How Effective Is Breastfeeding as Contraception?

1. The Effectiveness

Breastfeeding has long been used by women to avoid getting pregnant. Researchers from Georgetown University have found that breastfeeding or LAM is effective for birth control and may be more reliable than using a condom or diaphragm. The risk of getting pregnant with LAM is less than 2% when three conditions are met:

  • The baby is younger than six months
  • The mother has not menstruated again
  • Exclusive breastfeeding is practiced

Comparison of Effectiveness of Birth Control Methods
Number of Pregnancies/100 Women

Method Used

Exclusively Used

Typically Used










POPs/ The Pill









* Sourced from

2. How Can You Prolong Natural Period of Infertility?

Return of a woman's fertility varies for every woman and it may depend on a baby's nursing habits as well as the mother's sensitivity to the hormones of lactation. You can maximize your natural period of infertility by keeping these factors in mind:

  • The frequency of breastfeeding and the amount of time you spend breastfeeding in a day are the most important factors that determine the return of your fertility. Mothers are more likely to return to fertility if the baby nurses less frequently and/or the duration of feeding is reduced. Abrupt changes in feeding patterns are also associated with early return of fertility.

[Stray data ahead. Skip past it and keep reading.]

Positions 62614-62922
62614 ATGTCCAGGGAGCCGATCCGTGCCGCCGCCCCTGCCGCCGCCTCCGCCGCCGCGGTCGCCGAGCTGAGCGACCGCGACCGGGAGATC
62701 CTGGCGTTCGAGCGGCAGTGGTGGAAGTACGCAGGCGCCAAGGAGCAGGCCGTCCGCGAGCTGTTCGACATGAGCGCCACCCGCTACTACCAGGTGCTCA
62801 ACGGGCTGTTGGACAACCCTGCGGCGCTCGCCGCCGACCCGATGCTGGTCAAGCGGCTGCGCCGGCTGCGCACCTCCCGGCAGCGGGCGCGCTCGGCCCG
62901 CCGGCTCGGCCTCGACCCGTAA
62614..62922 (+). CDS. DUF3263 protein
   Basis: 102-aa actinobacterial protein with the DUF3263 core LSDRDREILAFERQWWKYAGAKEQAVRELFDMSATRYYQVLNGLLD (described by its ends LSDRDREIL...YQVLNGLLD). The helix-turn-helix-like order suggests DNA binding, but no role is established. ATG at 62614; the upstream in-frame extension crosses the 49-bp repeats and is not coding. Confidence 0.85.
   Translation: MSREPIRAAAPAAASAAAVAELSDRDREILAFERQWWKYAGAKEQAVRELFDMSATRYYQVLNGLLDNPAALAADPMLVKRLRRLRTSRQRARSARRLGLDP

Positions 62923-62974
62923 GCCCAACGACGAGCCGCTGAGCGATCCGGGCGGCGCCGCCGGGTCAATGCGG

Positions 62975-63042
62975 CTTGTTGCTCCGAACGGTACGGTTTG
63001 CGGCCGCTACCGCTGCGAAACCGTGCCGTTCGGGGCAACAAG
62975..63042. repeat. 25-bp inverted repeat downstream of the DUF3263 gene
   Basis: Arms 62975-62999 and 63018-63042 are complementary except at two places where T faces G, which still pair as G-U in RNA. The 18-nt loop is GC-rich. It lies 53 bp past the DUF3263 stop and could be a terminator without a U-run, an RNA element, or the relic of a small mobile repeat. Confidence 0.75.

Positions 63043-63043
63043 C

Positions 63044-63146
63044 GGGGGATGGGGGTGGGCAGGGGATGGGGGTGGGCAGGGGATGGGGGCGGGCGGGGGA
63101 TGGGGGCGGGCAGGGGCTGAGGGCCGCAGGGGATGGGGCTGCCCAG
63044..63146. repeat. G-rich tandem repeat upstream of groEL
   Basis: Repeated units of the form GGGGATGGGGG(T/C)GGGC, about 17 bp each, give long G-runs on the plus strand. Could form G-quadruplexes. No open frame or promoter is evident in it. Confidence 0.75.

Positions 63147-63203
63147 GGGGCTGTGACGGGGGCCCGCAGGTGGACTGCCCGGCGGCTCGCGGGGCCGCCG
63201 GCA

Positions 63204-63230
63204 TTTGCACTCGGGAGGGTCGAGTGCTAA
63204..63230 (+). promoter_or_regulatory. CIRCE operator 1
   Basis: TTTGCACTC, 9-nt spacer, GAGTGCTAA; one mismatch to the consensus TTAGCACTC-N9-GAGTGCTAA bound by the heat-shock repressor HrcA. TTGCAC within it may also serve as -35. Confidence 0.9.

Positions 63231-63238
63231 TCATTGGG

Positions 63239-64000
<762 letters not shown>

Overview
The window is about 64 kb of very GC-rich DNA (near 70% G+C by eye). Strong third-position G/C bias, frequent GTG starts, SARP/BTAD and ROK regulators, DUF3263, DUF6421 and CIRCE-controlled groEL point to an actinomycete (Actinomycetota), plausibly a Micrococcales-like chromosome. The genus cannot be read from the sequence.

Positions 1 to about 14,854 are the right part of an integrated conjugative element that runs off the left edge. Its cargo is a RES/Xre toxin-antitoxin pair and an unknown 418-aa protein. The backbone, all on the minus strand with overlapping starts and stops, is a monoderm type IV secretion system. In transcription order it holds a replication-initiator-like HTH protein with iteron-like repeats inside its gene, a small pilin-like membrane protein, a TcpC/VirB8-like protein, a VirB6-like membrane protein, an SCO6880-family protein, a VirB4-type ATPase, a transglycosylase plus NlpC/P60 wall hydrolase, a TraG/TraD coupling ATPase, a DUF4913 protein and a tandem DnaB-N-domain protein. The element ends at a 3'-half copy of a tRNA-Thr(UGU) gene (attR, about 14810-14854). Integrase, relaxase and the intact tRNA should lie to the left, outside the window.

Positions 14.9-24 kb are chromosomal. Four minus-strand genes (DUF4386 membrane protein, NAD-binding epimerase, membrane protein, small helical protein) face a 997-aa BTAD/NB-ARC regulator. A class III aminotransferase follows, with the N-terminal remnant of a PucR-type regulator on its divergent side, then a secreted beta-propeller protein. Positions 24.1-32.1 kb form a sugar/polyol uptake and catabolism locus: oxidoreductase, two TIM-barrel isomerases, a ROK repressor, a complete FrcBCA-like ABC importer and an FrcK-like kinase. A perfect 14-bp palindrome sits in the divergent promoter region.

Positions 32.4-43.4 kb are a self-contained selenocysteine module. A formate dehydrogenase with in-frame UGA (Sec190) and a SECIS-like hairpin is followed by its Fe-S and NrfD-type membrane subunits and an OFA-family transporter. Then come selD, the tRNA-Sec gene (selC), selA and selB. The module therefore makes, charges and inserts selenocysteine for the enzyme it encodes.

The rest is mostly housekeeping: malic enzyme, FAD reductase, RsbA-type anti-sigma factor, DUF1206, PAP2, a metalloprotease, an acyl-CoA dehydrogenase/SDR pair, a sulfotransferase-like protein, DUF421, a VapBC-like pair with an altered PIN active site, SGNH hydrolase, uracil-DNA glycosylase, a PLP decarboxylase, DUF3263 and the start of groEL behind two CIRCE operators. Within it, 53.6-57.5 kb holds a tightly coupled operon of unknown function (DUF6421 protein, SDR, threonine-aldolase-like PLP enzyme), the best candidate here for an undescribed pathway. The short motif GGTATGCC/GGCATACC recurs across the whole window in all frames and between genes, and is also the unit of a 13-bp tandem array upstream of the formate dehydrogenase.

• Research shows that night nursing may delay fertility.
  • A study reveals that separation of mothers from their babies carries a higher risk for pregnancy during the first six months even if mothers expressed their milk to supply their babies with 100% breast milk.
  • Mothers may prolong their period of infertility by breastfeeding their babies before introducing solid foods and starting them on solids gradually. Breastfeeding must not be restricted as long as her menstruation has not returned.
  • Unrestricted breastfeeding (about 6-8 times a day) suppresses ovulation. If you want to use breastfeeding to prevent pregnancy do not train the baby to sleep continuously at night. The hormones that induce milk production and prevent ovulation are usually highest during the early morning (1-6 am). Unrestricted nursing at night is important to suppress ovulation and this may be done by sleeping with the baby.
  • Allow the baby to suck the breast for food and comfort. Avoid using pacifiers or giving milk bottles.
  • Delay solid food introduction until the baby is six months old or older. Solid foods should be given to provide added nutrition, not to substitute for breastfeeding.

It is important to remember that the key to successful use of breastfeeding for birth control is to maintain the frequency of breastfeeding. This ensures that the blood levels of the hormone called prolactin are high enough to suppress your ovulation. When the baby feeds less, prolactin levels decline and your reproductive hormones increase, causing fertility to return.

If these guidelines are followed, your lactation amenorrhea may last for 13-16 months, or an average of 14.5 period-free months after childbirth. However, it is also possible for menses to return after six months in a few women.